5 Reasons To Buy Housing ETFs Now

red blocks on brown wooden table

Image Source: Unsplash

U.S. homebuilding sector is showing signs of improvement. In any case, most ETFs from this sector have been hovering around an all-time high. Investors seeking to bet on the improving homebuilder trends could consider homebuilder ETFs —iShares U.S. Home Construction ETF (ITB - Free Report), SPDR S&P Homebuilders ETF (XHB - Free Report), and Invesco Building & Construction ETF (PKB - Free Report) — which could be more compelling picks than a single stock.

The funds like ITB, XHB, and PKB are up 13.6%, 17.6%, and 18.8% this year, outperforming 10.5% gains noticed in SPDR S&P 500 ETF Trust (SPY - Free Report). There is another ETF called Hoya Capital Housing ETF (HOMZ - Free Report) which has added 5.5% this year. These products erase company-specific risks and offer a higher level of diversification while lowering volatility.

Let’s find out the drivers behind the sector’s strength.

Fed Sticks to Three Rate Cuts in 2024

The Federal Reserve decided to keep interest rates unchanged at its latest policy meeting, maintaining the benchmark rate in the range of 5.25-5.50%. No officials see rates going up in 2024. Meanwhile, despite previous expectations of a lesser number of rate cuts due to recently released hot inflation numbers, the Fed still anticipates the need for three rate cuts in 2024.

With housing sector performing well in a low-rate environment, the sector has now every reason to fare even better.

February Sees Surge in Existing Home Sales Despite High Rates

In February, existing home sales in the United States jumped 9.5%, reaching an annualized rate of 4.38 million, according to the National Association of Realtors (NAR). This marked the largest monthly increase in a year. Economists polled by Reuters had forecast home resales would fall to a rate of 3.94 million units.

Despite mortgage rates approaching 7%, home sales continued to rise in February. This is a good indication for the market. The average rate on the 30-year fixed mortgage reached 6.94% by the end of February. It shows that buyers adjusted to this new normal as rates are unlikely to return to historically low levels.

The median home price also rose about 6%, hitting an all-time high for February. This marked the eighth successive month of year-over-year price gains. But increased sales despite high home prices is a positive indication for the business.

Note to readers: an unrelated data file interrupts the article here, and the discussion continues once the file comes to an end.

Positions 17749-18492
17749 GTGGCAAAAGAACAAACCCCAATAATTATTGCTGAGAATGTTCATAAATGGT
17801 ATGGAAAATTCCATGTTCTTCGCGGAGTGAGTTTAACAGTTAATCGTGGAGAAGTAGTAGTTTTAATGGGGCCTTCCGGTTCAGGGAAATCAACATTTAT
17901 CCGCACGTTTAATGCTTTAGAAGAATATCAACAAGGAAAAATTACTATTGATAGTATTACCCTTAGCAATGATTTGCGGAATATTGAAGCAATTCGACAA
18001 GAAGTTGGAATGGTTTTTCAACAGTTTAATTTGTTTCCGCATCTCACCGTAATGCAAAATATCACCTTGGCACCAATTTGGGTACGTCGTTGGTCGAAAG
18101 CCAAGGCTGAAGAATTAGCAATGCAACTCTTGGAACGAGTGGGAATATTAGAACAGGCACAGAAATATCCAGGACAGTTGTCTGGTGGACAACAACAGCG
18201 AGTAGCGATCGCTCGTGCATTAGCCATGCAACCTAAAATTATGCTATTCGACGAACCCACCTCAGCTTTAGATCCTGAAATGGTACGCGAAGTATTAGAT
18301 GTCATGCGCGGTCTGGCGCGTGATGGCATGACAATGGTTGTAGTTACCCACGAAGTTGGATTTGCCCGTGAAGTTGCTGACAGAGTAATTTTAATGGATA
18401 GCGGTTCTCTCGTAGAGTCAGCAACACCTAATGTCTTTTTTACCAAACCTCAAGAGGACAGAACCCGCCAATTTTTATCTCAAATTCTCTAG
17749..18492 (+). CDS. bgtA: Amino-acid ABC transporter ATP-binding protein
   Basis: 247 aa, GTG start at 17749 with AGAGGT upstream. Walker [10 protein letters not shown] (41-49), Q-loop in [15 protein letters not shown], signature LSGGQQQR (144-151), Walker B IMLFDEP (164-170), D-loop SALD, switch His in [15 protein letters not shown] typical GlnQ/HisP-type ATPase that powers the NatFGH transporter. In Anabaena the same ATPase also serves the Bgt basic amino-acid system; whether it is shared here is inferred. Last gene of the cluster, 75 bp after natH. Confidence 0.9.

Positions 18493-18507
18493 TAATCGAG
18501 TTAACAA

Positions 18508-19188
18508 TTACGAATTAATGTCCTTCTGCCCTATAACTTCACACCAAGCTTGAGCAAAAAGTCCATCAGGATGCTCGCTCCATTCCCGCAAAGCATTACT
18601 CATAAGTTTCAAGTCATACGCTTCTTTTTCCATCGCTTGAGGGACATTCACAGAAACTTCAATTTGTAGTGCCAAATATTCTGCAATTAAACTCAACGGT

Spring Selling Season

The housing market, which has been performing decently, is entering a better spell. Winter months normally remain subdued for home building as the weather is too wet in the south and severely chilly in the north.

However, the housing market has now entered the key spring selling season, which is considered the peak time for home sellers. Normally, the season starts in March and lasts through May-June thanks to warmer weather after a chilly winter and buyers’ inclination to move to a new house before the next school calendar starts

Improving Homebuilders’ Confidence

U.S. homebuilders are now feeling more confident than they have since last summer. This is especially true as the National Association of Home Builders/Wells Fargo Housing Market Index gained for the fourth straight month, rising 3 points in March 2024 to 51. This marks the highest level since July.

Inventory Increases

The number of homes available for sale rose 10.3% from the previous year. The increase in inventory offers more options for homebuyers, erasing some of the tightness in the market.

Any Wall of Worry?

Challenges for First-Time Homebuyers

First-time homebuyers faced challenges due to higher prices and increased competition from repeat buyers. Cash transactions made up significant portion of sales, while first-time buyers accounted for only 26% of sales. Entry-level homes still remained scarce in the market.

More By This Author:

3 Invesco Mutual Funds To Build A Solid Portfolio
Bull Of The Day: General Motors
Don't Overlook These Top Retail Stocks After Earnings

Disclosure: Zacks.com contains statements and statistics that have been obtained from sources believed to be reliable but are not guaranteed as to accuracy or completeness. References to any ...

How did you like this article? Let us know so we can better customize your reading experience.


Leave a comment to automatically be entered into our contest to win a free Echo Show.